Girls of Enghelab protests in Iran

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Enghelab protests
“Girls of Enghelab” protests
Part of the Iranian Democracy Movement
An Iranian woman showing support for the Girls of Enghelab at the main square in Linz against Islamic hijab
Goals-Removal of mandatory hijab law in Iran, enforced since 1979
-Greater rights for women in Iran
Resulted in-Surge of public opposition to mandatory hijab
-Continued rise of Iranian democracy movement
Parties to the civil conflict

Iranian protesters


Lead figures
ArrestedAt least 40[1]

In 2022, Iran had a dress-code which specified what kinds of clothes were acceptable in public, and which ones were not. Since the 1980s, women have to cover their hair, using what is called hijab. In 2022, people protested against this ruling. These protests became known as Enghelab protests (Persian: دختران انقلاب). They are seen as part of a wider movement to make Iran a more democratic country since the 1953 Iranian coup d'état, in which the US and the UK overthrow of the democratically elected Prime Minister of Iran, Mohammad Mosaddegh, due to his policy to nationalize Iran's oil industry. The protests were inspired by Vida Movahed (Persian: ویدا موحد), an Iranian woman known as the Girl of Enghelab Street (Persian: دختر خیابان انقلاب). She was given that name, because she stood in the crowd on a utility box on Enghelab Street (Revolution Street) in Tehran on 27 December 2017 during the 2017-2018 Iranian protests; a white cloth, to a stick, and waved it to the crowd as a flag. She was arrested on that day and was released temporary on bail a month later, on 28 January 2018. Some people interpreted Movahed's action as being based on Masih Alinejad's call for White Wednesdays, a protest movement that the presenter at VOA Persian Television started in early 2017. Other women later re-enacted her protest and posted photos of their actions on social media. These women are described as the "Girls of Enghelab Street" and "The Girls Of Revolution Street"[2] in English sources. Some of the protesters however claim that they were not following Masih Alinejad's call. The protests intensified in 2022 due to the death of Mahsa Amini.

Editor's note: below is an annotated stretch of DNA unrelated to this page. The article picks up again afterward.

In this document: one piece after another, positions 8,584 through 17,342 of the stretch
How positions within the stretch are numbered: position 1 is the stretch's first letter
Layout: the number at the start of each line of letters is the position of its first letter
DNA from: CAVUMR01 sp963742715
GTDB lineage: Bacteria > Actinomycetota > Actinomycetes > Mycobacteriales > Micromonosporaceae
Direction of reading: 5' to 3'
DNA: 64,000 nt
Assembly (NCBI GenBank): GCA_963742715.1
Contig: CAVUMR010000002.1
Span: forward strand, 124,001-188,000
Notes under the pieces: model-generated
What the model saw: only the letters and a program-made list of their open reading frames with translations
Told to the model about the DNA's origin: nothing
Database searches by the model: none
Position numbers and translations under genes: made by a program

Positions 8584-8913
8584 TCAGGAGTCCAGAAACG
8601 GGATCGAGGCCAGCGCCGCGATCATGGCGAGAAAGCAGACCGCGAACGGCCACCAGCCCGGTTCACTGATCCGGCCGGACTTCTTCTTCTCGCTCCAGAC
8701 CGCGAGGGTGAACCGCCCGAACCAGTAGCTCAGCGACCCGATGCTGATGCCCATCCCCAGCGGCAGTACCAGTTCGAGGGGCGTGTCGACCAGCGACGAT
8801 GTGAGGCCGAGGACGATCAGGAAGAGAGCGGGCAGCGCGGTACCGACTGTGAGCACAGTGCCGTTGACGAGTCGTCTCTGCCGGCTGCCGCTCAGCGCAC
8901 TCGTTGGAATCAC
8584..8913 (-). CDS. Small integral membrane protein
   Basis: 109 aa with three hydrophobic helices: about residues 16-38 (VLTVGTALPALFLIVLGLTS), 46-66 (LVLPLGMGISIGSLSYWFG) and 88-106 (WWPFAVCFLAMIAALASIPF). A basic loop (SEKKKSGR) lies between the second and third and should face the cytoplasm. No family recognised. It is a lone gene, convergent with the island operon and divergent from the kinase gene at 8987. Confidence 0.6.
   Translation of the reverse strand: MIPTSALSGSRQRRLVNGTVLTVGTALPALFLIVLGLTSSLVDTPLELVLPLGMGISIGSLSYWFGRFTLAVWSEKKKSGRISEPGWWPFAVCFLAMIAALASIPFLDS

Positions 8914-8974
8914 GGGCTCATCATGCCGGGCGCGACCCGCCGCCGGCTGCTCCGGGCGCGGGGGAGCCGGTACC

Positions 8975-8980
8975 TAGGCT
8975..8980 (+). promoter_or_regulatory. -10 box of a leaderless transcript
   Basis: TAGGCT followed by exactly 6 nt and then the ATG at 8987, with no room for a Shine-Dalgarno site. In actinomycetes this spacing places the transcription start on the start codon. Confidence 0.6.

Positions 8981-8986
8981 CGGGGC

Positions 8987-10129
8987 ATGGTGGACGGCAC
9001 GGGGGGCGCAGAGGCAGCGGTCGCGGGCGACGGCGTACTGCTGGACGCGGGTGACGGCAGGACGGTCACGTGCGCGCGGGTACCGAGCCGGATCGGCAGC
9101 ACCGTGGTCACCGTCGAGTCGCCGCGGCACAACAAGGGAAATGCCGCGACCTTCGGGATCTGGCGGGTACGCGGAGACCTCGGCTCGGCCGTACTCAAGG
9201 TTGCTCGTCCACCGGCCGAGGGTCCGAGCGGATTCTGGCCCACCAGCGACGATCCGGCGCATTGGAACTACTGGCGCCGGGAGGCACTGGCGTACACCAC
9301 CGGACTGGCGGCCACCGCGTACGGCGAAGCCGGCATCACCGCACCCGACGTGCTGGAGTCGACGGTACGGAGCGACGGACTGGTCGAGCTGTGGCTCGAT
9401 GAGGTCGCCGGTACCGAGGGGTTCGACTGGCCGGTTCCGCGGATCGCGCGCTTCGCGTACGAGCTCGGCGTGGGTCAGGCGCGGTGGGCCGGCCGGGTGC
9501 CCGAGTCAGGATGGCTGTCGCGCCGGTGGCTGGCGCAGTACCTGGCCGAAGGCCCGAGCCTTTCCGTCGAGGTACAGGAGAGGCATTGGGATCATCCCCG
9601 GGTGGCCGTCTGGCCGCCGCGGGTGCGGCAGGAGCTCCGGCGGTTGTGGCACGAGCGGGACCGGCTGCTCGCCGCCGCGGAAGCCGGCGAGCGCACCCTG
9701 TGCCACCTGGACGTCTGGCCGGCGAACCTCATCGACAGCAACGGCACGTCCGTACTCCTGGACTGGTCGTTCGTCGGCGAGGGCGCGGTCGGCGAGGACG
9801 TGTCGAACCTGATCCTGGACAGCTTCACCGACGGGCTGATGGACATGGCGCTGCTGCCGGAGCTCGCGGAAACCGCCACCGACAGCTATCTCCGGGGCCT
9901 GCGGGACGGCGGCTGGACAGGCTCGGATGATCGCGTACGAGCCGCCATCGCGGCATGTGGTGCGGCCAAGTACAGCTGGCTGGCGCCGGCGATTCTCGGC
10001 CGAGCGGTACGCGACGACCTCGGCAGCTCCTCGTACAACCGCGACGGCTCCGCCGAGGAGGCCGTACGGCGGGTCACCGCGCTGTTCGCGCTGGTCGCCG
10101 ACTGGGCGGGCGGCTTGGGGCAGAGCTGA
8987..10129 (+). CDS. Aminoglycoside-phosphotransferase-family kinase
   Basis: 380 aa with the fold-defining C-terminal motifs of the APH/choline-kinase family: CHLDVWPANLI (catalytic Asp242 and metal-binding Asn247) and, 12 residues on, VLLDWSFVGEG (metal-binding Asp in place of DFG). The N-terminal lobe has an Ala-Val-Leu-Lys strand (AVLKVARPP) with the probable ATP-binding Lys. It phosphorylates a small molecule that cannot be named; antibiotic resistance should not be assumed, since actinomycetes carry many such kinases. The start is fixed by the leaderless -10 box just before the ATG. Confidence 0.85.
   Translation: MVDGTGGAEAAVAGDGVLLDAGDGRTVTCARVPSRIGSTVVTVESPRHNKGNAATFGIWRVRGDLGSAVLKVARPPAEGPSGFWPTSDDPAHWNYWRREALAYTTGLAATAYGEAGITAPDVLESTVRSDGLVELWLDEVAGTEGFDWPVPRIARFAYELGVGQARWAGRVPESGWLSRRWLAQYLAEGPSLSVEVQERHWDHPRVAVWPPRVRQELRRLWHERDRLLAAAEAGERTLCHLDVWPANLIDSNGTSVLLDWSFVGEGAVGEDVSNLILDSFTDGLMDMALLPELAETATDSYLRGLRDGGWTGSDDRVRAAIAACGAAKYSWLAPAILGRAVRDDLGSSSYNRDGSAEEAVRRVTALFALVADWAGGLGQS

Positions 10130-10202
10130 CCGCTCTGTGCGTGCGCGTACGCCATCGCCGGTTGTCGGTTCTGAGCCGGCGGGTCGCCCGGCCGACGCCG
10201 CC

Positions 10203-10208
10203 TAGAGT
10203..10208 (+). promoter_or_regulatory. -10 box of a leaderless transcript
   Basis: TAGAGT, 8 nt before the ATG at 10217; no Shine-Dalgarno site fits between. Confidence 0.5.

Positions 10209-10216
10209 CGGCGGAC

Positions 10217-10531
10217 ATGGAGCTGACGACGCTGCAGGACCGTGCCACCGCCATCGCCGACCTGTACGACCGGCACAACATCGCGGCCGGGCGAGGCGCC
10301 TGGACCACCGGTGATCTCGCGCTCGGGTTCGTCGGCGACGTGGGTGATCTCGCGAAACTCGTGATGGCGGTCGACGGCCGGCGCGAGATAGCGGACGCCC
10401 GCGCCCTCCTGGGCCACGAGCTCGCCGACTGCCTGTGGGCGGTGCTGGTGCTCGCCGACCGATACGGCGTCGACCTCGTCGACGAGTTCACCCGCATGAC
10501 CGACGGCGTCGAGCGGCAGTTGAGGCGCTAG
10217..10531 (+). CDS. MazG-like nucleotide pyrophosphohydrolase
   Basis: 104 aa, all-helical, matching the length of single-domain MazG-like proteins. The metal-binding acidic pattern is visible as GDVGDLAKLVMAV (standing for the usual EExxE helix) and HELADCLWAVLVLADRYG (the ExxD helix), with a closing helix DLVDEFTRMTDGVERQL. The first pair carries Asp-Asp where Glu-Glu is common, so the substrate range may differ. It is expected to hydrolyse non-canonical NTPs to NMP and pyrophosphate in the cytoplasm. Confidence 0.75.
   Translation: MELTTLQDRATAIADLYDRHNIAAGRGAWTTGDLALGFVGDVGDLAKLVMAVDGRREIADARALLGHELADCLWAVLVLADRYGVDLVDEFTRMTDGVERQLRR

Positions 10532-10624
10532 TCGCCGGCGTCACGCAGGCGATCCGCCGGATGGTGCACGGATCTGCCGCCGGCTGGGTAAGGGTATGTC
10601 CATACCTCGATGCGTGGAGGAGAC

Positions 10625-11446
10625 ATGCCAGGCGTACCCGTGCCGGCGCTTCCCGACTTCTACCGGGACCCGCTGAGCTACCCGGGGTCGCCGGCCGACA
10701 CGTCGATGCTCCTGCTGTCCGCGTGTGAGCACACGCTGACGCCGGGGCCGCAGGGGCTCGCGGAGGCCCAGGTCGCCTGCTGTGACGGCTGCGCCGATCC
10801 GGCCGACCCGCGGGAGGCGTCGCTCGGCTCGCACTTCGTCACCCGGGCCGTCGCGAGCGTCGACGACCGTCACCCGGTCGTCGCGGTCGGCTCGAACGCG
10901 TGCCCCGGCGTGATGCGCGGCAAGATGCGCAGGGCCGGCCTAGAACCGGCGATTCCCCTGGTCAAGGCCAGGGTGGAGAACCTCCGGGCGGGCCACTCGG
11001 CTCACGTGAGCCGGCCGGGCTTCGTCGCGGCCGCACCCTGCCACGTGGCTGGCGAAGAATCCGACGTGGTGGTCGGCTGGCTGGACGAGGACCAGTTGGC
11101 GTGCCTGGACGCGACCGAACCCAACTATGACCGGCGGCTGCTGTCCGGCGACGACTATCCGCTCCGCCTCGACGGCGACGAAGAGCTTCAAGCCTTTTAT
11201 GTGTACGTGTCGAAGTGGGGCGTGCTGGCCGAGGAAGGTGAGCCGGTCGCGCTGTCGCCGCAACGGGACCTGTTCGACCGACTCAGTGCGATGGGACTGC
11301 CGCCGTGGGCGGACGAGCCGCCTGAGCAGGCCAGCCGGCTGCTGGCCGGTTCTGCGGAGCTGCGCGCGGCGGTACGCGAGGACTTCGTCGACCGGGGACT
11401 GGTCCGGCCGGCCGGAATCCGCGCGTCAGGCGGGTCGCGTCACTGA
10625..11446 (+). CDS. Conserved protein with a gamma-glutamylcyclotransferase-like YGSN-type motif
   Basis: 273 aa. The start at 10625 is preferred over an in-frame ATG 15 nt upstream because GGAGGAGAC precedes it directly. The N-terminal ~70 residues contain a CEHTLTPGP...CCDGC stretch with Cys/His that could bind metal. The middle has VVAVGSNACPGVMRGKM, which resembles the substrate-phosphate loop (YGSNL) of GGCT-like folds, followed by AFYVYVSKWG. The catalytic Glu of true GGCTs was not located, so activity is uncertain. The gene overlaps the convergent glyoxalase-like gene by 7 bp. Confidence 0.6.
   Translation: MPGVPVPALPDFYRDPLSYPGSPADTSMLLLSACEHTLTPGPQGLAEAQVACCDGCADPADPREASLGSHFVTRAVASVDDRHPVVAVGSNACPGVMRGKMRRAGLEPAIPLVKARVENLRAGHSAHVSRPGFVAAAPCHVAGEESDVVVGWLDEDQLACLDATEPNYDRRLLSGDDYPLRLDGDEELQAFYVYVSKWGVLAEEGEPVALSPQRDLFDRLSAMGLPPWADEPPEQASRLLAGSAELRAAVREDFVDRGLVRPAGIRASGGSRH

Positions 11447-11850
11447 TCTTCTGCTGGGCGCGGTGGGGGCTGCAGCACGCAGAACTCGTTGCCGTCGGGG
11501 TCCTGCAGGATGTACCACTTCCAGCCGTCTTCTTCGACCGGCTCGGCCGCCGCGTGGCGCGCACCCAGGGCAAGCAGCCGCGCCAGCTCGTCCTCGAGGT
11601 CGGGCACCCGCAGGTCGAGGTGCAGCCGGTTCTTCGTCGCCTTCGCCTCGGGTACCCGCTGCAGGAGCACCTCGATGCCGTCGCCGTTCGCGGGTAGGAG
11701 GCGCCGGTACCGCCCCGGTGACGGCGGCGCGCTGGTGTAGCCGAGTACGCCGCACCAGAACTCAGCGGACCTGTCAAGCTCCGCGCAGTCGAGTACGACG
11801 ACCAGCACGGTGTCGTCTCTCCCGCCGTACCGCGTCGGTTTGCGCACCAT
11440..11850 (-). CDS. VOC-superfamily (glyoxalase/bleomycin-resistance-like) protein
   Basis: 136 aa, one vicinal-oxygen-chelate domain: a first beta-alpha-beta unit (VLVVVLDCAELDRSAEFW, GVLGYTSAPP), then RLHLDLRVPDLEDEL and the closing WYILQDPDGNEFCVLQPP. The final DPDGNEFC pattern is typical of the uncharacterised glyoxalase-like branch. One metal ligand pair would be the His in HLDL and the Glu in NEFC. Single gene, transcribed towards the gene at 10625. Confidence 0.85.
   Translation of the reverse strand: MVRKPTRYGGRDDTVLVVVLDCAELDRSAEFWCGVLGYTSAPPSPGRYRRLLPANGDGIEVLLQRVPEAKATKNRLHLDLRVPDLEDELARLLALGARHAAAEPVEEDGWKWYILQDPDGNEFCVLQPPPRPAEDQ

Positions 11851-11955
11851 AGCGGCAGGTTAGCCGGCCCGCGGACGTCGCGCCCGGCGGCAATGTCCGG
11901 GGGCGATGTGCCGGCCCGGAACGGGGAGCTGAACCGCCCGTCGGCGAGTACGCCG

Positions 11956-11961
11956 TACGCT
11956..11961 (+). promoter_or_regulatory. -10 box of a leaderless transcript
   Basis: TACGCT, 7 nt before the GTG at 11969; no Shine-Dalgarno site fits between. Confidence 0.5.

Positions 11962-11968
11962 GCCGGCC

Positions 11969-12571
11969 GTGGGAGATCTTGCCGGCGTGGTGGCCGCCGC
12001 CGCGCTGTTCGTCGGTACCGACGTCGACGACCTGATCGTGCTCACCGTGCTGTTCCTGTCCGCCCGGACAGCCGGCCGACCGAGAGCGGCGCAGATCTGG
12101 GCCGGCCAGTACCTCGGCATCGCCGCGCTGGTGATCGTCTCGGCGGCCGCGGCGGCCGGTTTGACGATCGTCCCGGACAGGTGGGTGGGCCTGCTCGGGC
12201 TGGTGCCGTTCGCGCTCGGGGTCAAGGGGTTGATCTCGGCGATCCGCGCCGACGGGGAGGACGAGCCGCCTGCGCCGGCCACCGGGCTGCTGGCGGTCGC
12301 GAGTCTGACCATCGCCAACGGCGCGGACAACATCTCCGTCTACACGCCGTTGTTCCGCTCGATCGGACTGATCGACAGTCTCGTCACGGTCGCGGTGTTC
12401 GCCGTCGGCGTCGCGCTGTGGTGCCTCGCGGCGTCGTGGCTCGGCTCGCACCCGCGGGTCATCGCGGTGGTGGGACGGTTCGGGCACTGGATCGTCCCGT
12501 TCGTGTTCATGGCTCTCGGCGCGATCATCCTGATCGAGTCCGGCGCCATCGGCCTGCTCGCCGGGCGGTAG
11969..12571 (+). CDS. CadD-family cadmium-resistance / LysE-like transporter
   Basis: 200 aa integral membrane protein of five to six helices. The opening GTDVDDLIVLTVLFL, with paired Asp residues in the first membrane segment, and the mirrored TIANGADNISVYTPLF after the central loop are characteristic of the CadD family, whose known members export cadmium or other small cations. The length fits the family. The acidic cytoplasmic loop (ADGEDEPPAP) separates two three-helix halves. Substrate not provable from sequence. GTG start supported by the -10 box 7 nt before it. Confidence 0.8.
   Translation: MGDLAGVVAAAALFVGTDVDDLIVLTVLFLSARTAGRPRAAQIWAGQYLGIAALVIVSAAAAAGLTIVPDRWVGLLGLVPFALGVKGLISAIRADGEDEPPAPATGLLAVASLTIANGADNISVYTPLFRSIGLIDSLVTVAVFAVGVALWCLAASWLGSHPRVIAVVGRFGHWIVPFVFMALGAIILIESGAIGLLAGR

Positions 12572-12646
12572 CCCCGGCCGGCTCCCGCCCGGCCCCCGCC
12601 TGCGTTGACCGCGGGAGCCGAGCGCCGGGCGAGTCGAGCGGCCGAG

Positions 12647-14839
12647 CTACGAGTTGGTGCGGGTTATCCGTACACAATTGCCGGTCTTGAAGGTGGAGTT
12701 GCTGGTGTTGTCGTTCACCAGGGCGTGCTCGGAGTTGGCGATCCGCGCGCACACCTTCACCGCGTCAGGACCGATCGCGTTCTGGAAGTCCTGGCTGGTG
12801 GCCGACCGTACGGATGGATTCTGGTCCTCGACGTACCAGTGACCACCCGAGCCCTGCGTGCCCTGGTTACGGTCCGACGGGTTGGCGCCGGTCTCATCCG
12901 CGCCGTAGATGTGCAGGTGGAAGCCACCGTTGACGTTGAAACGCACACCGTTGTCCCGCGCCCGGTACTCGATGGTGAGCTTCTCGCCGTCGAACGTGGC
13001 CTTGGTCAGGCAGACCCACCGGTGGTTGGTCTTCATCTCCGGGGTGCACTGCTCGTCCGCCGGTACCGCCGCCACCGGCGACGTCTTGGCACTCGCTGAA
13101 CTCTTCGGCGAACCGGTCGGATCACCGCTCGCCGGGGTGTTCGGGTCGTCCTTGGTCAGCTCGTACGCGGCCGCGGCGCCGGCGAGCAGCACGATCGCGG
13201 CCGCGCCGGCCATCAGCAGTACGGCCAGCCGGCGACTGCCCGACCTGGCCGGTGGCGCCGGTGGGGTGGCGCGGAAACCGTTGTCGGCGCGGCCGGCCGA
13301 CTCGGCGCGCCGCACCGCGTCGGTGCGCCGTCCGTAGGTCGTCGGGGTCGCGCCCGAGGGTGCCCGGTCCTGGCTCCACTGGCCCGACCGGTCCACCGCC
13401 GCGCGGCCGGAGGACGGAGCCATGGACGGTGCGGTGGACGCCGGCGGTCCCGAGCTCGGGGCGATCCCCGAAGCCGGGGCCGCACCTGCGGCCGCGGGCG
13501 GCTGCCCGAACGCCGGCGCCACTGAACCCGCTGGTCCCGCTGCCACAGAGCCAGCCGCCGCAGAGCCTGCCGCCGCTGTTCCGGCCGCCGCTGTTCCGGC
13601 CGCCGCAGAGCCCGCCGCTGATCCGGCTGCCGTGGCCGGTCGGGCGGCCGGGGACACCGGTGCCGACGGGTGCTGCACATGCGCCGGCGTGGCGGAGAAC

Laws[change | change source]

In the Islamic law of Iran imposed shortly after the 1979 Revolution, article 638 of 5th book of Islamic Penal Code (called Sanctions and deterrent penalties) women who do not wear a hijab may be imprisoned from ten days to two months, and/or required to pay fines from Rls.50,000 to Rls.500,000 . Fines are recalculated in the courts to index for inflation. This has been translated and published by the Legal Information Institute of Cornell Law School.[3]

Article 639 says, two types of people shall be sentenced one year to ten years' imprisonment; first a person who establishes or directs a place of immorality or prostitution, second, a person who makes it easier for people to commit immorality or prostitution. or encourages them to do this.

References[change | change source]

  1. "دختر معترض به "حجاب اجباری" در میدان انقلاب بازداشت شد" [The protester's daughter was arrested on "Hijab Forced" in Revolution Square]. Radio Farda. 29 October 2018. Archived from the original on 3 February 2019. Retrieved 16 January 2019.
  2. "In Tehran, New Hijab Protester Led Off By Police". VOA. Archived from the original on 10 April 2019. Retrieved 14 March 2019.
  3. "The Islamic Penal Code of Iran, Book 5".
The original utility box that Vida Movahed and other protesters stood on top of, located in the Enghelab–Vesal Junction in Tehran. It has since been altered by the government to prevent protesters from standing on its top.